Mar 5, 2012 at 11:14 AM | Unregistered Commenterconfused

I think basically, reduced to allegory, what they are saying is that if a large truck is bearing down on you, the registration plate stays the same.

Mar 5, 2012 at 11:21 AM | Unregistered Commentersimpleseekeraftertruth

Because we underestimate solar activity, our climate models are going to do that too.

Mar 5, 2012 at 11:23 AM | Registered CommenterVieras

Activist scientists, feeding at public teet, find model they built confirms their activist views. Is that it?

Mar 5, 2012 at 11:47 AM | Unregistered Commentergeronimo

VI (vagueness index) count:

Sentence 1 - 'so-called'
S.2 - 'probable'
S.3-'whether', 'could', 'could'
S.4-'possible'
S.5-'potential'
S.6-'likely'
S.7-'if', 'potential', 'cannot totally rule out'
S.8-'not expected', 'might', 'likely'.

Yadda yadda yadda. Almost every sentence. Tea-leaves, anyone?

Mar 5, 2012 at 11:51 AM | Unregistered CommenterBarbara

Obtw, they're also selling Y10K software insurance. Money back even.

Mar 5, 2012 at 11:56 AM | Unregistered Commentercedarhill

During the 20th century, solar activity increased in magnitude to a so-called grand maximum.

I shall add to my AGW Miracles list the coincidence of a solar grand maximum happening just as the planet warmed up.

Mar 5, 2012 at 12:11 PM | Unregistered CommenterMaurizio Morabito

Sears Roebuck, the great American retailer, suffered a protracted decline, producing dismal financial results year after year.

It has been said that the one certain recipe for rapid career progression within the company headquarters was the ability to present declining sales and profits in a way that made it seem that a corner has been turned and the future now looked positive, with good reasons for optimism.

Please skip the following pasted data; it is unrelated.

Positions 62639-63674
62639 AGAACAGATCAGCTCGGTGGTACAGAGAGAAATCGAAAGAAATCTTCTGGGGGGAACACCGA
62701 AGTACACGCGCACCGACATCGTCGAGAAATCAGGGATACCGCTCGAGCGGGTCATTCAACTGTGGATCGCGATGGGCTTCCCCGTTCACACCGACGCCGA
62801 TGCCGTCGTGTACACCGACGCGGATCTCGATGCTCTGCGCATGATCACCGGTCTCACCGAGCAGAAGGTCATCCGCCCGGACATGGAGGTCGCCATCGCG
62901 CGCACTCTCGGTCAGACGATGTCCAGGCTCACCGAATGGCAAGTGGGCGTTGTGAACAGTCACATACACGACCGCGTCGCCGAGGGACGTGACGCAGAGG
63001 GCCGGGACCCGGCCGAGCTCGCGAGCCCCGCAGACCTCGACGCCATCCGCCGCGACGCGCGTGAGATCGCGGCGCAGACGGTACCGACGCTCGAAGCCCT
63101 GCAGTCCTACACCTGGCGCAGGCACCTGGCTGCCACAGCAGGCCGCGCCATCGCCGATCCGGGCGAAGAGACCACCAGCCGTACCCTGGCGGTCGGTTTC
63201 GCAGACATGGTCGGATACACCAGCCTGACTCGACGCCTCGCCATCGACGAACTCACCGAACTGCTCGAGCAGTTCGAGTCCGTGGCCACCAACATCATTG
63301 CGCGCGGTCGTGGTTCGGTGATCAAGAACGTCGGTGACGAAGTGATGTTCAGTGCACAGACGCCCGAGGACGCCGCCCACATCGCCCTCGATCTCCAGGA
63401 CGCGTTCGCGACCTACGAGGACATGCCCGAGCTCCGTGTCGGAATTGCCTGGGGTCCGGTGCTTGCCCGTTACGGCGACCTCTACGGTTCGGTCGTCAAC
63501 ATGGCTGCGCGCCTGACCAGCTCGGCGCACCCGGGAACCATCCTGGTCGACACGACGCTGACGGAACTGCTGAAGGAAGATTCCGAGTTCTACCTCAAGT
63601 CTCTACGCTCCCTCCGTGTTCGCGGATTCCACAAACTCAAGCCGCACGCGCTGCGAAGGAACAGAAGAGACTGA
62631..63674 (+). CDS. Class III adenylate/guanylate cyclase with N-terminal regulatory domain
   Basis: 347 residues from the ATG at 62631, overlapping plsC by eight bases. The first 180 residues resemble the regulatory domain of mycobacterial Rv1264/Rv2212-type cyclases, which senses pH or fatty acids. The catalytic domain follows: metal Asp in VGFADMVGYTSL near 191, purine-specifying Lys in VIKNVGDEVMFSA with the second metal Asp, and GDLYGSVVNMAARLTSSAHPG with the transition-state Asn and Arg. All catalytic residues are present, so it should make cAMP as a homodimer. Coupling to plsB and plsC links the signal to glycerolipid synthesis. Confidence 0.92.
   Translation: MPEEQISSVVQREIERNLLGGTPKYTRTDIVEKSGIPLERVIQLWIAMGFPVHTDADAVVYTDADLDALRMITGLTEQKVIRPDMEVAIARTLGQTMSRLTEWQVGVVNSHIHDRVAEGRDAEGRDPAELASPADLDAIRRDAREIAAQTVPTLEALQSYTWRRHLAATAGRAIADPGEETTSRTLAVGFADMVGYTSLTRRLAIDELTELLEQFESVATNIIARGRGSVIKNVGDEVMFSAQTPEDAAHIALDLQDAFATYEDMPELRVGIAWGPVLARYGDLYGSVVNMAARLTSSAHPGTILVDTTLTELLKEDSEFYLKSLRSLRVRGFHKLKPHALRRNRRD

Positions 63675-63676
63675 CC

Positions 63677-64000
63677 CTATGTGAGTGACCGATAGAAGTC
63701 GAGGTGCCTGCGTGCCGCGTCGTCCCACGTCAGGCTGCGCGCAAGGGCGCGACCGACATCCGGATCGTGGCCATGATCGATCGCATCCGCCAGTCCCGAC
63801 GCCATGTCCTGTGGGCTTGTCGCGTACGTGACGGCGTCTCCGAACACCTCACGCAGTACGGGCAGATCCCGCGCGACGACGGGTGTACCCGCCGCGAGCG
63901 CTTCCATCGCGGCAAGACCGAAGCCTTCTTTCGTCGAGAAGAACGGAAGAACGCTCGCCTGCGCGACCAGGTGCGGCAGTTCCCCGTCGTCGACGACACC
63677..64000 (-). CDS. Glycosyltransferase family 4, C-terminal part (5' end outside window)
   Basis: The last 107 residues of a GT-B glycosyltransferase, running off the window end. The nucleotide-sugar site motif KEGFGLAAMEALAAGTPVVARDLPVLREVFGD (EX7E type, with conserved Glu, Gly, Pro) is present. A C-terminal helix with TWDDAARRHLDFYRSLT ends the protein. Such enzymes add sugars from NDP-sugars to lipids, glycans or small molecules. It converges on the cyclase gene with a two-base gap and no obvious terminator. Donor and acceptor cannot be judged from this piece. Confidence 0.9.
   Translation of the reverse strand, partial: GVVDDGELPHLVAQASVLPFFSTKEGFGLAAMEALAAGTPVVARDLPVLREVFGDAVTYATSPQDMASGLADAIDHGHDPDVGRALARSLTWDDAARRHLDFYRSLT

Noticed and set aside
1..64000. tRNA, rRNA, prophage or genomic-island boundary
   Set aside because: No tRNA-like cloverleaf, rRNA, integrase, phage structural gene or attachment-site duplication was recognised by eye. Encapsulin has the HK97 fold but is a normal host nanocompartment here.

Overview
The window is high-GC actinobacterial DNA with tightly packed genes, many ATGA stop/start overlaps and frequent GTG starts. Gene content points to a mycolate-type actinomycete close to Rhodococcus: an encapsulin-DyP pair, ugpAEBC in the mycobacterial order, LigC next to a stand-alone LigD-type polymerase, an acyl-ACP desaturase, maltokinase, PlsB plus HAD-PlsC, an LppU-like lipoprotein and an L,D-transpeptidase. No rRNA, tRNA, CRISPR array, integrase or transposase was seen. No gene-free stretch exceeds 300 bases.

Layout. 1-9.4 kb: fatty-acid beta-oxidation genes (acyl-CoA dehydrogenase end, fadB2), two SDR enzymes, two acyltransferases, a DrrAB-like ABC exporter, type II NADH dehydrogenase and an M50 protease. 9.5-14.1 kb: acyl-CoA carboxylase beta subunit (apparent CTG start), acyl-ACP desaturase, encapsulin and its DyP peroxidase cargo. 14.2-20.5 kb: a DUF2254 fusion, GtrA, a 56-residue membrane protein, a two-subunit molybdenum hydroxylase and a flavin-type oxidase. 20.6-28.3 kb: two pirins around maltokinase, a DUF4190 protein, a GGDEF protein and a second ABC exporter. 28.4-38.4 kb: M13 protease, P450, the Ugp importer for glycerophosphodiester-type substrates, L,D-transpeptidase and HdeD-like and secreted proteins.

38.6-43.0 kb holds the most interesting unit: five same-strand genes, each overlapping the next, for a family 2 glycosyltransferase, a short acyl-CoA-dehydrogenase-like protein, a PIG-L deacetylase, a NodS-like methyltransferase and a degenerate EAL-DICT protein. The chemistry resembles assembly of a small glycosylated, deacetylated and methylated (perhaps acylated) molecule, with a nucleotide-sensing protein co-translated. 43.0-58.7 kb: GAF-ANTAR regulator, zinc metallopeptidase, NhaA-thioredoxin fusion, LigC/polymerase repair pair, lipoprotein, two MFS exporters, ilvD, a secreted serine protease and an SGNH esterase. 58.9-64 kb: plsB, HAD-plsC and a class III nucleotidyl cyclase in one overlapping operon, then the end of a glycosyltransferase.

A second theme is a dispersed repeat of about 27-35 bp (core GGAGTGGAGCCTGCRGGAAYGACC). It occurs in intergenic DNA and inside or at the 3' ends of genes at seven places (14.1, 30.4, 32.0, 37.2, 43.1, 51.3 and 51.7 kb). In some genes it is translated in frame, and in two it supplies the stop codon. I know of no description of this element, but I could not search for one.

It's quite hard to believe that a Met Office researcher whose investigations revealed that the effect of carbon dioxide had been over-estimated and that, in fact, other effects dominate climate change would progress rapidly within its hierarchy, no matter how rigorous and innovative their analysis.

Mar 5, 2012 at 12:18 PM | Registered CommenterMartin A

steveta wrote:

...TSI is so stable is was called the "solar constant" for a long time. But the sun has many more variables up it's sleeves than just TSI, and if the major variables are in UV or are magnetic, then this study has simply ignored them.

I agree. This is the crux of the matter - and the weakness of this paper. Like the IPCC, this paper only considers total solar irradiance (TSI) and ignores other variables of the Sun's climate. NASA classifies the Sun as a variable star because of its activity in the extreme ultra violet (EUV).

"If human eyes could see EUV wavelengths, no one would doubt that the sun is a variable star," says Tom Woods of the University of Colorado in Boulder.

Of course, climate science completely ignores this and concentrates on the area where the Sun is at its most stable.

Mar 5, 2012 at 12:18 PM | Registered Commentersolarmax

M. L'Eveque d' écossais


I hope they have made suitable caveats about the validation (or lack of it) of their computer model's ability to project future global warming.

The most suscinct phrase yet. The answer ? NO certainly

Mar 5, 2012 at 12:21 PM | Unregistered Commenterstephen richards

Is this paper timed for AR5 in order to over-ride all literature suggesting the opposite? What's the betting this will be top of the solar citation list?

Mar 5, 2012 at 12:51 PM | Unregistered CommenterJonathan Drake